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IndyGo Purple Line Project Rollout

by: Jack Quigley
In a webinar offering insight into IndyGo’s plans for the second phase of its Marion County mass transit initiative, host Demetrius Glover, Executive Director at ICR, and moderator Bill Ehret, Principal and Managing Director at Avison Young Indianapolis, introduced experts to discuss plans for the Purple Line project and the economic benefits that will arise from its construction.
Dr. Kathleen Lee, Chancellor at Ivy Tech Community College Indianapolis
Ivy Tech serves over 25,000 students in campuses across Indiana, offering short-term certification all the way through two-year degrees and transfer degrees for students graduating onto IUPUI and other four-year partners of Ivy Tech.

Lee said the critical importance of a robust transit system is made evident when observing a student population like Ivy Tech’s.

“Getting students to and from campus has always been a priority for us, but we are primarily a commuter campus – much like IUPUI,” Lee said. “We have no residence halls, so everyone has to come and go.”

Some of Ivy Tech’s students arrive straight out of high school, while others come as working adults looking to go back to school and gain additional expertise that will help them in the workforce, Lee said. Transportation represents yet another added expense for students dealing with an already-costly college education process – on average, 18 percent of a student’s living expenses go toward transportation.

“We lose a lot of students to what we call ‘life’, and a lot of times ‘life’ is simply reliable transportation,” Lee said. For us, that’s where the Red Line comes in.

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Lee said the 2019 opening of the Red Line drastically reduced commute times for many Ivy Tech students, and said she fully expects the Purple Line to offer that same convenience to students living in other areas of Indianapolis. By connecting Ivy Tech’s Lawrence Campus to its main Indianapolis campus, the Purple Line will not only facilitate shorter commute times but will also provide students with more opportunities to connect with major Indiana employers.

Mario Rodriguez, CEO of Indianapolis Airport Authority
“Mass transit makes sense from an equity perspective, but let’s step away from the ‘right thing to do’ way of thinking for a second. I’ve been in aviation for over three decades and lived all over the world. World-class cities have world-class transportation systems. Not only an airport, not only connectivity on the roadways, but a multitude of transportation systems. And we live in a world-class city, and it needs a world-class ability to connect its population. And, for equity purposes, it needs a way to connect the population to good jobs.”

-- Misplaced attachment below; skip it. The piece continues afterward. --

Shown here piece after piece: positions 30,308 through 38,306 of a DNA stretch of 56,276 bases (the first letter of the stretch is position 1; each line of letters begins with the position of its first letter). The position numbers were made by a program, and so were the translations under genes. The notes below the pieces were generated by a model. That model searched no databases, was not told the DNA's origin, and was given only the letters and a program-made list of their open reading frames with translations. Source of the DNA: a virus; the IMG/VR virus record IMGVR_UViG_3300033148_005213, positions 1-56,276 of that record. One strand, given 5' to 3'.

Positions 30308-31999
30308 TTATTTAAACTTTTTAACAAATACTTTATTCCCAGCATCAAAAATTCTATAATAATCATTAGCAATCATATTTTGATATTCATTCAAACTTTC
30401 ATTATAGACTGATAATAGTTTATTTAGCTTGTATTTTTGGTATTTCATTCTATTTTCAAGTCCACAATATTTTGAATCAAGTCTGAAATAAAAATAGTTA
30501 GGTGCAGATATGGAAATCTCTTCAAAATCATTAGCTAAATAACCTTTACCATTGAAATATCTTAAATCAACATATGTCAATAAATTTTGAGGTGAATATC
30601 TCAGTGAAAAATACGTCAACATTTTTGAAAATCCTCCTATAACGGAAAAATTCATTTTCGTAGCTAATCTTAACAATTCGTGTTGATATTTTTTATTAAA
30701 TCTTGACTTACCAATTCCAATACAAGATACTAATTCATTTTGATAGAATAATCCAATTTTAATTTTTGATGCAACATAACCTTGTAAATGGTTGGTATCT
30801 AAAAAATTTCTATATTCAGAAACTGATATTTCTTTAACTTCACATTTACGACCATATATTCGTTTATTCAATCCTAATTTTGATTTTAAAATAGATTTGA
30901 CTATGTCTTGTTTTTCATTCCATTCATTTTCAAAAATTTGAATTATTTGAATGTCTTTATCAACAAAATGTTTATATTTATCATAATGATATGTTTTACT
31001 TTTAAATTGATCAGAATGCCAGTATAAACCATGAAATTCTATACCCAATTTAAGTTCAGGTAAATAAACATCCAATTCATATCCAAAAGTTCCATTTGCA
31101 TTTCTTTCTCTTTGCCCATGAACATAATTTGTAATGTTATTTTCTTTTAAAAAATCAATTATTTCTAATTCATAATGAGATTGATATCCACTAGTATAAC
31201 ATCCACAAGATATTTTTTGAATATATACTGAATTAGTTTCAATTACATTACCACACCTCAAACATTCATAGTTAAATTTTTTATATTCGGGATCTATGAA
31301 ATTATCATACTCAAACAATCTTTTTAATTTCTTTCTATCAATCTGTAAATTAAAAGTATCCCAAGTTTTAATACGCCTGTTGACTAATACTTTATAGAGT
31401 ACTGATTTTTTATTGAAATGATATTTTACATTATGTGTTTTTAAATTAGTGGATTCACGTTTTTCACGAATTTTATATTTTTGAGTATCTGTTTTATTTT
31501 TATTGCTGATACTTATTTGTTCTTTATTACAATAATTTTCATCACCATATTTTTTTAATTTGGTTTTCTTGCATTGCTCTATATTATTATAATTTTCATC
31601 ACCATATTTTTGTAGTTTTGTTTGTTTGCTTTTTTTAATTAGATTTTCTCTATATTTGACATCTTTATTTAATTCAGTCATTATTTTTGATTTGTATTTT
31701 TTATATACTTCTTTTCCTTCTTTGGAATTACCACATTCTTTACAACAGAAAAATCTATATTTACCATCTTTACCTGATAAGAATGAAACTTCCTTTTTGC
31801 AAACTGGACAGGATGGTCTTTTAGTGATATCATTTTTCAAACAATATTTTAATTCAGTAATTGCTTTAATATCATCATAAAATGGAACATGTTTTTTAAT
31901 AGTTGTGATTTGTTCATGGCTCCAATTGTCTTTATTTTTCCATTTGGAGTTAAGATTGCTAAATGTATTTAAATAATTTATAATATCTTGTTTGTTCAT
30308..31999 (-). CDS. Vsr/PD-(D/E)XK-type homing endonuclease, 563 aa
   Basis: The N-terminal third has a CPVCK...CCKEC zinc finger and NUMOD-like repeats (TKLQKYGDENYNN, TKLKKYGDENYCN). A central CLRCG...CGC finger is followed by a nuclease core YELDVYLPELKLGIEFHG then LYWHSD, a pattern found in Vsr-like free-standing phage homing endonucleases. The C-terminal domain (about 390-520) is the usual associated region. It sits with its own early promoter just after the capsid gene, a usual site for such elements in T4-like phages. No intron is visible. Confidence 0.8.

Rodriguez said Indianapolis has the eighth busiest cargo airport in the U.S. and the second largest FedEx hub in the world. The Indianapolis airport employs over 10,000 people (pilots, flight attendants, mechanics, hospitality workers, etc.) and represents an economic impact of over $5 billion per year.

These jobs need to be filled, Rodriguez said. Employment centers in and around the airport all would benefit from an increased level of access to workers as the airport and its number of passengers continues growing.

“We will continue to expand the airport in the foreseeable future, and what that represents to the construction industry is a huge economic impact,” Rodriguez said. “For example, FedEx is doubling in size. Right now, on the books and about to be bid, we have about 200 million in airfield work.”

Michael Booth, Capital Projects Director at IndyGo and Purple Line Project Manager

Indianapolis’ all-electric bus rapid transit (BRT) system is set to become the first entirely electric bus system in the United States when it is completed, Booth said. IndyGo’s fully implemented mass transit system will introduce organized public transportation spanning throughout Marion County in the form of a Purple Line, Red Line, and Blue Line. The Red Line opened in 2019.

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IndyGo will soon begin bidding for the development of the Purple Line (expected to be complete around 2023), and further work on the Blue Line will begin after the Purple Line is finished, Booth said.

Purple Line Facts
  • 15.2 miles long
  • 30 station locations
  • 18 stations will be exclusively for Purple Line
  • 90 percent dedicated lanes (exclusive bus use)